Throughout your wedding planning you have envisioned making sure to WOW your guests with your invitations, décor, linens, cocktails, dinner and entertainment.  Each element of your wedding or event sets a tone and excites your guests about being part of the experience.

Have you ever thought about the party ending?  What about the departure?  Would you like to make it as memorable as the entry into your ballroom?  Ceremony or reception, your departure will leave a happy memory for you and guests.

Don’t overlook the wedding departure.  It can be fun and fabulous!  What better experience than to leave your guests with another unexpected, happy and exciting moment?  We have offered some images of past weddings that we hope will WOW you and give you the inspiration you may need to create your very own Grand Departure.  Make sure to let us know what you decide.

Happy planning!

Love,

Kim

Hiring A Wedding Officiate

Here are some great tips from one of our best resources www.marthastewartweddings.com

For a Religious Ceremony
Any clergy person who officiates will want the couple’s interests to be deep-seated and to extend beyond the architecture of the church. If the couple practices the same religion and are members of a church or synagogue, then the choice of officiate is probably clear. Someone who is not a member of a church or synagogue can find a clergy person by calling local churches and a religion’s national headquarters for referrals.

What to Ask
During the first meeting with a religious officiate, start by asking questions about his or her approach to the service and what the ceremony will entail — whether there will be a speech or a sermon, and whether the couple can offer input on the subject. Should the couple choose to add some personal touches to the ceremony, such as writing their own vows, they can ask the officiate for suggestions and advice.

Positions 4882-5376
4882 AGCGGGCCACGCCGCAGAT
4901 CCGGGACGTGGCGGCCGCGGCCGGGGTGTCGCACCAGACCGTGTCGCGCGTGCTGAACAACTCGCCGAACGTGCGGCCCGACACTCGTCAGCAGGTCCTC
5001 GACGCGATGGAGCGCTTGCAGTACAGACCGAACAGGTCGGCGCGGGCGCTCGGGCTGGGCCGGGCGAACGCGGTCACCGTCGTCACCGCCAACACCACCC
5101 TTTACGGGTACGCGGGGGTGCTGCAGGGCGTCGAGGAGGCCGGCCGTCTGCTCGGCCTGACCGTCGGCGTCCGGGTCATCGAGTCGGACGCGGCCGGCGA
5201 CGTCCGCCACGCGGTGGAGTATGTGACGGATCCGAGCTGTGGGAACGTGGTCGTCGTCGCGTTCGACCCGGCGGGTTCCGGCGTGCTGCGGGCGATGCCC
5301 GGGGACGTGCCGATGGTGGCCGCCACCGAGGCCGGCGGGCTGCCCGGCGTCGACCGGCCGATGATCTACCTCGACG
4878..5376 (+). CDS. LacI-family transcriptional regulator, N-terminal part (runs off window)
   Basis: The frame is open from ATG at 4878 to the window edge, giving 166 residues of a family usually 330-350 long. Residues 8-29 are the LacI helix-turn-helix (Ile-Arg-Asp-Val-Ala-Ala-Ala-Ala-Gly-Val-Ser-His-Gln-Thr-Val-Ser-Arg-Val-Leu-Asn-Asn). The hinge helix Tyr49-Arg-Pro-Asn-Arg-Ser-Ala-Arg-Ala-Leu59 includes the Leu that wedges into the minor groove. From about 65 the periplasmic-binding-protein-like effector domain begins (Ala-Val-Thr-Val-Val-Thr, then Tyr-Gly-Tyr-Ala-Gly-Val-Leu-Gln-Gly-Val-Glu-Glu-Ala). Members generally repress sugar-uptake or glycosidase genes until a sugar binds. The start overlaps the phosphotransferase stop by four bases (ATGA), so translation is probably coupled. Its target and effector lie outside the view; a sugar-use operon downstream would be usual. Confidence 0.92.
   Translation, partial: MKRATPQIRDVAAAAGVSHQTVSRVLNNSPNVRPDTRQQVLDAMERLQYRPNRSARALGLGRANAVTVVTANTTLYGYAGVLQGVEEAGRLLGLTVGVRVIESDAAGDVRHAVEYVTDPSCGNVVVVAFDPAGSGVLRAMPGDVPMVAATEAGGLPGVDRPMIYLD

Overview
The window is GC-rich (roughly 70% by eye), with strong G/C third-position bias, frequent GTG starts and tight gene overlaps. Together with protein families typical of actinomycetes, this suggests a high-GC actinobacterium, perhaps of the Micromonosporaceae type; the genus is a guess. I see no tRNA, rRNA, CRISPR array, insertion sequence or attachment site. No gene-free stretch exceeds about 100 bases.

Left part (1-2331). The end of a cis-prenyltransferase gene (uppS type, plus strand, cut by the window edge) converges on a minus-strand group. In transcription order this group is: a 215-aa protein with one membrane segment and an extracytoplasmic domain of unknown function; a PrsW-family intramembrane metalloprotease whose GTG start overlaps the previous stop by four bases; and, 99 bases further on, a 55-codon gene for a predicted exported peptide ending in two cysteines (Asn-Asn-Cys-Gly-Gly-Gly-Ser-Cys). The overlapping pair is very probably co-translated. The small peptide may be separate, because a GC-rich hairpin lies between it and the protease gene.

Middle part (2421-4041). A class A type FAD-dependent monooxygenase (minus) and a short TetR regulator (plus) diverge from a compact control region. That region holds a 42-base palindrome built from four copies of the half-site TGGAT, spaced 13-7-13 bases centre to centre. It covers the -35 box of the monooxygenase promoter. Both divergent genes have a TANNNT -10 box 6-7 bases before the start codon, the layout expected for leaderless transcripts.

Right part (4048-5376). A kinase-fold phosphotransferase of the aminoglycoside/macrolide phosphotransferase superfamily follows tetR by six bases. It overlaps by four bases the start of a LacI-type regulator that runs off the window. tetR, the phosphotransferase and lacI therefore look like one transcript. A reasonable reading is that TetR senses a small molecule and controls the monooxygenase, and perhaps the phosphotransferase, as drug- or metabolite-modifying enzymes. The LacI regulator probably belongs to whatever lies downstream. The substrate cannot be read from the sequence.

Religious Officiate Budget
If either the bride or groom is a member of the congregation, the couple may not need to pay a fee to be married by a clergy person. It is appropriate, however, to give him or her a gift of appreciation and gratitude. For nonmembers, the fee for a religious officiate can range from $100 to $250, especially if there are prenuptial meetings. Payment is expected for all of the officiate’s travel expenses. Sometimes the fee for having the wedding at a house of worship is taken in the form of a donation, which can range from $50 to $1,000. It is customary for the best man to hand over the payment immediately after the ceremony.

For an Interfaith Marriage
Not too long ago, it was nearly impossible to find an ordained officiate to perform an interfaith ceremony. Today, although there are some hurdles, the climate for an interfaith ceremony is much warmer. Many clergy will perform this type of ceremony alone, or with an officiate of another faith. Couples who are met with resistance from within their own religions can turn to a third, more liberal religion, such as the Unitarian Universalist Association, which is supportive of interfaith marriages across any lines, regardless of whether the bride or groom is a member of its church. Some couples choose to celebrate their vows in the tradition of both religions and have two ceremonies, in which case only the date of one and one signature will appear on the official wedding certificate.

For a Civil Ceremony
A nonreligious ceremony can be just as expressive as a religious one. If it has been cleared with the officiate, the couple may write their own vows and incorporate readings, music, and themes into the ceremony. Exactly who qualifies to be a certified officiate varies from state to state, so be sure to check with the local marriage-license bureau for its rules. Some government officials may perform weddings outside government offices, but the rules for this also vary widely, so check with the local government to find out what is permissible.

Civil OfficiateBudget
The cost of having a judge, a county clerk, or another government official perform the ceremony depends on the locality. The fee may vary if the officiate goes to the site, or if the ceremony takes place at a city hall. As for a religious service, it is customary for the best man to hand over payment after the ceremony.

Please contact us for more information on how we may help you.

By Kim